CCNA 3 v7.0 Curriculum: Module 7 – WAN Concepts

7.0. Introduction

7.0.1. Why should I take this module?

Welcome to WAN Concepts!

As you know, local area networks are called LANs. The name implies that your LAN is local to you and your small home or office business. But what if your network is for a larger business, perhaps even a global enterprise? You cannot operate a large business with multiple sites without a wide area network, which is called a WAN. This module explains what WANs are and how they connect to the internet and also back to your LAN. Understanding the purpose and functions of WANs is foundational to your understanding of modern networks. So let’s jump in to WAN Concepts!

7.0.2. What will I learn to do in this module?

Module Title: WAN Concepts

Module Objective: Explain how WAN access technologies can be used to satisfy business requirements.

Topic Title Topic Objective
Purpose of WANs Explain the purpose of a WAN.
WAN Operations Explain how WANs operate.
Traditional WAN Connectivity Compare traditional WAN connectivity options.
Modern WAN Connectivity Compare modern WAN connectivity options.
Internet-Based Connectivity Compare internet-based connectivity options.

7.1. Purpose of WANs

7.1.1. LANs and WANs

Whether at work or at home, we all use Local Area Networks (LANs). However, LANs are limited to a small geographical area.

A Wide Area Network (WAN) is required to connect beyond the boundary of the LAN. A WAN is a telecommunications network that spans over a relatively large geographical area. A WAN operates beyond the geographic scope of a LAN.

In the figure, WAN services are required to interconnect an enterprise campus network to remote LANs at branch sites, telecommuter sites, and remote users.

The table highlights differences between LANs and WANs.

Local Area Networks (LANs) Wide Area Networks (WANs)
LANs provide networking services within a small geographic area (i.e., home network, office network, building network, or campus network). WANs provide networking services over large geographical areas (i.e., in and between cities, countries, and continents).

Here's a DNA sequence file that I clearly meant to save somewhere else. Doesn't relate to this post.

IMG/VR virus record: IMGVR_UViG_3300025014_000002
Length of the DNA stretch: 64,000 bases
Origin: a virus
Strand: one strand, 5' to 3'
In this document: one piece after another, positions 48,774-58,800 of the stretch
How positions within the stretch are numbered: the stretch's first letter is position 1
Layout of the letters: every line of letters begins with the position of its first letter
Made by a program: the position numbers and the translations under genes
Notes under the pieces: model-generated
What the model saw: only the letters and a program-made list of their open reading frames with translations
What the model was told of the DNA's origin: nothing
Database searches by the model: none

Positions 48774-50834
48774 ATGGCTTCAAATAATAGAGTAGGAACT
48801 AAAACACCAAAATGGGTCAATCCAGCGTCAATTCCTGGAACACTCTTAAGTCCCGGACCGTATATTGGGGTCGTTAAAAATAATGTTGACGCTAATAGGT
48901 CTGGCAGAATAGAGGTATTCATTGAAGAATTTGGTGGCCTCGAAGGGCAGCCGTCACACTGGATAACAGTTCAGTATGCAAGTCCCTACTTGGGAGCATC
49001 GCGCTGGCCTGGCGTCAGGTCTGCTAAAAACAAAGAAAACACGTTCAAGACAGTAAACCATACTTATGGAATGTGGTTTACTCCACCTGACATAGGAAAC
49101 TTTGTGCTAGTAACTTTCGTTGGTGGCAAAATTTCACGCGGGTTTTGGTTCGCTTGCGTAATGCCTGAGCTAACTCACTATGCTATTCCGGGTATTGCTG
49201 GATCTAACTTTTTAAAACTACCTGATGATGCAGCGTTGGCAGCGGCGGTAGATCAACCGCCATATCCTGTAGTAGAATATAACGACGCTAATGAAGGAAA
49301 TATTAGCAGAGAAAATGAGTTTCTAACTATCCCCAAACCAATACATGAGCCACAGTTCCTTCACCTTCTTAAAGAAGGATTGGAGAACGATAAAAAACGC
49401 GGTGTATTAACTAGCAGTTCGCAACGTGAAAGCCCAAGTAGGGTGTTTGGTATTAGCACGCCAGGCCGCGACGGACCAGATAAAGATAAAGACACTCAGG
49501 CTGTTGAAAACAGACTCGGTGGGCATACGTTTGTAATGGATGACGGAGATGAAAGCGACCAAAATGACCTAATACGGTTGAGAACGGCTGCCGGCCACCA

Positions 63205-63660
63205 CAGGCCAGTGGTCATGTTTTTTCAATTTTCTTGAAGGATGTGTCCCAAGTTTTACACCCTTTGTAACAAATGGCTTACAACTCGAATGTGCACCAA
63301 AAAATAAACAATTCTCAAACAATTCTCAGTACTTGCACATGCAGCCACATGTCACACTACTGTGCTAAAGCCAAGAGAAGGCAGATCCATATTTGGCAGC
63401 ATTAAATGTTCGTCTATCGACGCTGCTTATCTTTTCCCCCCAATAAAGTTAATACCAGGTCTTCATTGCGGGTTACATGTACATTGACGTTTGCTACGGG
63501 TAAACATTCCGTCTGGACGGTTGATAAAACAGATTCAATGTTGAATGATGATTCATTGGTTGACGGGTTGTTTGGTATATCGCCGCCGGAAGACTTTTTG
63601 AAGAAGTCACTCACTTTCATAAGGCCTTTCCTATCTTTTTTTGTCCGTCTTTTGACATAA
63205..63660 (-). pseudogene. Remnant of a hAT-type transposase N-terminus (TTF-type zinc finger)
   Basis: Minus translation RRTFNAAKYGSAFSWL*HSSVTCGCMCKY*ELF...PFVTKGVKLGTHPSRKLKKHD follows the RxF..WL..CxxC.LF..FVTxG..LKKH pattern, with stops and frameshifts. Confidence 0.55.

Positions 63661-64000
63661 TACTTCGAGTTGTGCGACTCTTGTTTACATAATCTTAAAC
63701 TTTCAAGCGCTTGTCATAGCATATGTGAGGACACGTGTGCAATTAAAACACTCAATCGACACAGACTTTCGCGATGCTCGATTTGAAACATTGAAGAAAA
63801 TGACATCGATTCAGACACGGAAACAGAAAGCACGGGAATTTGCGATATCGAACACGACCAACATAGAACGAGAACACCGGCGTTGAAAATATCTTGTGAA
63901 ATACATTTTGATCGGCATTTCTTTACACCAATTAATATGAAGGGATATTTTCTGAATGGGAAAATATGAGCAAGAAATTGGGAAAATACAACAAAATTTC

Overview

LANs are used to interconnect local computers, peripherals, and other devices. WANs are used to interconnect remote users, networks, and sites.
A LAN is owned and managed by an organization or home user. WANs are owned and managed by internet service, telephone, cable, and satellite providers.
Other than the network infrastructure costs, there is no fee to use a LAN. WAN services are provided for a fee.
LANs provide high bandwidth speeds using wired Ethernet and Wi-Fi services. WANs providers offer low to high bandwidth speeds, over long distances using complex physical networks.

7.1.2. Private and Public WANs

WANs may be built by a variety of different types of organizations, as follows:

  • An organization that wants to connect users in different locations
  • An ISP that wants to connect customers to the internet
  • An ISP or telecommunications that wants to interconnect ISPs

A private WAN is a connection that is dedicated to a single customer. This provides for the following:

  • Guaranteed service level
  • Consistent bandwidth
  • Security

A public WAN connection is typically provided by an ISP or telecommunications service provider using the internet. In this case, the service levels and bandwidth may vary, and the shared connections do not guarantee security.

7.1.3. WAN Topologies

Physical topologies describe the physical network infrastructure used by data when it is travelling from a source to a destination. The physical WAN topology used in WANs is complex and for the most part, unknown to users. Consider a user in New York establishing a video conference call with a user in Tokyo, Japan. Other than the user’s internet connection in New York, it would not be feasible to identify the all of the actual physical connections that are needed to support the video call.

Instead, WAN topologies are described using a logical topology. Logical topologies describe the virtual connection between the source and destination. For example, the video conference call between the user in New York and Japan would be a logical point-to-point connection.

WANs are implemented using the following logical topology designs:

  • Point-to-Point Topology
  • Hub-and-Spoke Topology
  • Dual-homed Topology
  • Fully Meshed Topology
  • Partially Meshed Topology

Note: Large networks usually deploy a combination of these topologies.

Click each button for an illustration and explanation of each WAN logical topology.

Point-to-Point Topology

A point-to-point topology, as shown in the figure, employs a point-to-point circuit between two endpoints.

Point-to-point links often involve dedicated, leased-line connections from the corporate edge point to the provider networks. A point-to-point connection involves a Layer 2 transport service through the service provider network. Packets sent from one site are delivered to the other site and vice versa. A point-to-point connection is transparent to the customer network. It seems as if there is a direct physical link between two endpoints.

It can become expensive if many point-to-point connections are required.

Hub-and-Spoke Topology